Sunday, 29 November 2015

Haven't we Been Here Before by Theresa Grant

Haven’t we been here before?

In Ecclesiastes the Teacher says that ‘there is nothing new under the sun’ (Ecc 1:9 NIV).

As we approach Christmas this year I have a sense of deja-vu about the furore over the cinemas saying that they will not screen The Lord’s Prayer advert. This has happened before when radio stations refused to play Sir Cliff Richard’s Millennium Prayer. It went to the top of the UK chart for 3 weeks and just missed it for Christmas.

The refusal of the cinemas to show this advert of the Lord’s Prayer is already having a similar effect, it is piquing people’s curiosity, whether or not they would have gone to see the Star Wars film they will now look at it on-line. Just out of curiosity.

The thing is that whenever anyone tries to cage the Word of God, it will break free. In the UK we have seen this prayer for too long as being very British and a very nice, safe and easy prayer to pray. So why then does it repeatedly warrant this treatment in modern day Britain? People in the secular world seem to grasp better than most of us Christians that this prayer is the dynamite that could blow the current godless and rebellious nature of this land apart.

Here are a few snippets about the prayer that you may find challenging.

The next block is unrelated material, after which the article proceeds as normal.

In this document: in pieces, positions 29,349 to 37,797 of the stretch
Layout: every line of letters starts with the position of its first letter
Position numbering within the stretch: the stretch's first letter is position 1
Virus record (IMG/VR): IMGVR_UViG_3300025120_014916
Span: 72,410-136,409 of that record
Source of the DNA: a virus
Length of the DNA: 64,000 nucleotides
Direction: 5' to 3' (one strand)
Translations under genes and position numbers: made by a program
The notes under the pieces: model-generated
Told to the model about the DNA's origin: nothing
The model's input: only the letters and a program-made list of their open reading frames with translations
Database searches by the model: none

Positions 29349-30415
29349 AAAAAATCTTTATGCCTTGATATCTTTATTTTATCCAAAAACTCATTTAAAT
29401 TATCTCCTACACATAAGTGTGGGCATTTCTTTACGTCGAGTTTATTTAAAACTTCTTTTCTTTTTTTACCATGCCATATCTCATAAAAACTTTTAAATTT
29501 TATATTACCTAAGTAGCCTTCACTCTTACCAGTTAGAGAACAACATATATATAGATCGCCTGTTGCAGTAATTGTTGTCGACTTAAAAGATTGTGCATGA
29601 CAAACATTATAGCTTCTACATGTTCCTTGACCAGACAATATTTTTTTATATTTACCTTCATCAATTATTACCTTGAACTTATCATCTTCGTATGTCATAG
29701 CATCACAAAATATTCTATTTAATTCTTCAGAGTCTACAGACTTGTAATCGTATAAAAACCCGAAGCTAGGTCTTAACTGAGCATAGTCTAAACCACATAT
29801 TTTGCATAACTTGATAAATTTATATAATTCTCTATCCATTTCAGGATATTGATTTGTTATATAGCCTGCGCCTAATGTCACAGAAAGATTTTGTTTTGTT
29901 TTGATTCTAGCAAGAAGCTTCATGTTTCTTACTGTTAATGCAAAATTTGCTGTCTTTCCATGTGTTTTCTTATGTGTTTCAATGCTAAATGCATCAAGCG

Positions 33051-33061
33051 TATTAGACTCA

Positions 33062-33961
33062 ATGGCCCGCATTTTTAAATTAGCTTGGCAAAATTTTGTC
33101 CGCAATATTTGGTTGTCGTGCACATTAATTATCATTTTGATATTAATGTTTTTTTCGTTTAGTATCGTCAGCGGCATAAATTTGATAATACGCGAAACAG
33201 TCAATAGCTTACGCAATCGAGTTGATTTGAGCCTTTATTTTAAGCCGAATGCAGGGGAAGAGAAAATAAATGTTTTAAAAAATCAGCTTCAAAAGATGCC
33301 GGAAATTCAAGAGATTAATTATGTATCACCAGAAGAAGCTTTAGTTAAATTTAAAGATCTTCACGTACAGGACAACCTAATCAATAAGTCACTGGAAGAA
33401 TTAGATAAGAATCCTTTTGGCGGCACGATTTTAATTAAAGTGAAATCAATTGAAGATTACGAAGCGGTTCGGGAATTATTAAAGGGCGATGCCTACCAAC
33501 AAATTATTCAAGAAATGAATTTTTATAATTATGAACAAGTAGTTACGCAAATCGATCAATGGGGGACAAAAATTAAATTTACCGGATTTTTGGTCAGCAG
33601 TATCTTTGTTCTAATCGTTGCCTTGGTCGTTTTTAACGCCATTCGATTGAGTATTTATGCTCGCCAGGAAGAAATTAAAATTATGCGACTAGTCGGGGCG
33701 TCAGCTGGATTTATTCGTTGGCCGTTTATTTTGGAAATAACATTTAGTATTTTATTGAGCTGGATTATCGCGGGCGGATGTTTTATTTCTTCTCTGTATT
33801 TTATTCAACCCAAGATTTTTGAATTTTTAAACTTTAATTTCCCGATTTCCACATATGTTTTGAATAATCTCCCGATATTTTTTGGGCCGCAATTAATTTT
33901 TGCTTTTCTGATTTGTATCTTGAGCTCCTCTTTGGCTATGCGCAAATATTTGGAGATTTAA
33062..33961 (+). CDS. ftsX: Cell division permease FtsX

Our Father.
God is personal and he wants a personal relationship with each of us.

The One in the heavens.
God is enthroned in heaven, and we come before him there when we pray. Jesus is referring to Psalm 2 when God laughs at those who set themselves up against him.

May your name be honoured as holy,
May your kingdom come,
    May your will be done,
    As in heaven, so on earth.
Jesus bases this on an early form of a Jewish prayer called the Kaddish which was used to finish every synagogue service. Jesus’ call is for kingdom now. Where God is honoured as holy even if people don’t know him, this is nothing less than a prayer for revival!

Our bread for tomorrow, give us today!
This is both physical and spiritual food. This is why this prayer has always been associated with communion, and will be consummated when he returns on the last ‘tomorrow’.

And forgive us our debts,
As from now on we will forgive our debtors.
We can only forgive others their sins (moral debts) because God has forgiven us in Christ. Once forgiven we have no right to hold onto the sins of others.

And do not bring us to the time of trial,
And deliver us from the Evil One. 
God doesn’t tempt us and he brings us through all times of trail.
True deliverance not just drives out evil but sees the person filled with God. 

For the kingdom, the power and the glory are yours, forever.
It says it all.
We agree together with God. So be it!

Theresa Grant is a preacher at her local church and is working on her first book with current working title The Lord’s Prayer But Not As You Know It. She is Andy’s wife and Isaac’s mum


  1. Interesting point of view. I do like your interpretation that once forgiven we have no right to hold off from forgiving others. That's quite a powerful thought.

  2. Theresa, the facts are that it was not the cinemas but the ad agency that refused to take this, as their policy is to take no religious advertising. The C of E should have gone to a different agency. The whole thing is a storm in a teacup.